Dangerous blurry driving car in the rainy weather

As soon as I saw that strength in my mother, my childhood self stopped being afraid as well.

I realized that there was, in fact, nothing to fear, and quickly forgot all about it. I would smile to myself, relax into the leather seat (this was back before car seats were required), and welcome the rain as it fell hard on the roof. Nine times out of ten I would even lean my head up against the plastic siding on the door, stare at the darkness ahead of me, listen to that now soothing sound of rain, and fall asleep.

My adult self-realized then that, while my mom appeared so collected back then, she almost certainly felt at least a hint of fear on those stormy drives. More than likely, she couldn’t see more than ten feet in front of her, the streetlights were blurring all around her, and she was checking her brakes like a mad woman. She was lost at sea without a lifeboat. I knew then that in that car on that day many years ago, there was a good chance that my mother was terrified out of her mind.

But somehow, her calm in the midst of the storm transformed the storm itself from something terrifying to something manageable, and then, magically, to something altogether soothing.

“I love you so much,” I called to my son presently, over and over, and pulled back onto the road before me, visible now under a shallow sea. His cry died down.

See, so many parts of parenting are downright terrifying.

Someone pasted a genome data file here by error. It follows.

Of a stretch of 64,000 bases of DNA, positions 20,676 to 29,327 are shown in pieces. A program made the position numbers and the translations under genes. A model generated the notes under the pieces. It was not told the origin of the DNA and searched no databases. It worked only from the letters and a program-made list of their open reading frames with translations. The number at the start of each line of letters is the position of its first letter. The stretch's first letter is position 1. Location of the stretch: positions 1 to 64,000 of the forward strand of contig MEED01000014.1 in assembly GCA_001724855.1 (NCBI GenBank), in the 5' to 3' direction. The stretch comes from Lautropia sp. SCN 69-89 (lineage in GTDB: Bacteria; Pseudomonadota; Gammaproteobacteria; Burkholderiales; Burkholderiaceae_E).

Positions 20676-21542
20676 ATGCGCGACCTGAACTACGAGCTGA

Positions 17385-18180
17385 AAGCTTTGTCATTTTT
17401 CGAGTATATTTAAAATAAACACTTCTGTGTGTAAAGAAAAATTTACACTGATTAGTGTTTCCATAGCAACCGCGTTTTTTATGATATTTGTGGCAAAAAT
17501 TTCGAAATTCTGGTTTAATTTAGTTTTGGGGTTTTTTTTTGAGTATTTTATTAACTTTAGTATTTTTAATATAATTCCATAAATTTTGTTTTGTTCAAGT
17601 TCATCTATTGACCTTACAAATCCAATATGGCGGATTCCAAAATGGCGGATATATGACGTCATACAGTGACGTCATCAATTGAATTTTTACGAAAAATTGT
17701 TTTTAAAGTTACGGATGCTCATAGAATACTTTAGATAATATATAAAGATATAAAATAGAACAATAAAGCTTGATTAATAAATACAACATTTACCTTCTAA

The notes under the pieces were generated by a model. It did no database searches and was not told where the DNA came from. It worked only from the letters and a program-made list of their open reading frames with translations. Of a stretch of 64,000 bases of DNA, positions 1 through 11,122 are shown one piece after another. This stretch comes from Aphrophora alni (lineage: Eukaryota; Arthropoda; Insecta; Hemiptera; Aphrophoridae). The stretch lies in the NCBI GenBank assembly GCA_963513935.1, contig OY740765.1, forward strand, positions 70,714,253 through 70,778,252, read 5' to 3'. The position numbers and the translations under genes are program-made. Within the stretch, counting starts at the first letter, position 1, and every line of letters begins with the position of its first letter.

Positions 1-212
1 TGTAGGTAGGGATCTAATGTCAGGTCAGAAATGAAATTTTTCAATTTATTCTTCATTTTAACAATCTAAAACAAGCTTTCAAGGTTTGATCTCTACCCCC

Weather conditions aside, the job begins and ends with things we’ve never done before, from actually giving birth, to letting go of our son or daughter as they take on life for themselves, and every blurry and shaky-handed step along the way. The whole thing is crazy and beautiful, yes, but it’s also the scariest thing any of us will ever do in our entire lives.

But afraid as we may be, we are the ones in charge. That is, after all, why they hand the baby to us when they come out. So we suck it up, we focus hard, and we put on a calm face. We take care of these fragile little creatures, and we love them so ceaselessly and entirely that even everyday occurrences make us feel lost at sea to maintain strength. And being the ones they trust most in the entire world, we have the unique opportunity to transform their fear into safety. Much of the time, we then lose our fear along the way.

Eventually, we even let them drive their own cars because we are all nuts. And that’s just the way it is.

I turned onto our street through thinning puddles along white lines. The streetlights lit up the road before me and my eyes relaxed in their clarity.

“I love you so much,” I continued in a whisper.

His soft sounds were few and far between.

I leaped out of the car and onto dry land. I ran around to grab an umbrella from the trunk. I opened it up, opened the back door, and reached quickly into the back seat. I lifted my son up and out of his car seat base – out of the shadow and into my arms. I grabbed the blanket from the seat next to him and unfolded it delicately.

As I started to lay the blanket over his little toes, I saw that they weren’t kicking frantically as they had been just moments before. I pulled the blanket up over his tiny body and then noticed his beautiful face under the streetlight. He was nestled there with his dry head up against the side of the car seat. And he was fast asleep.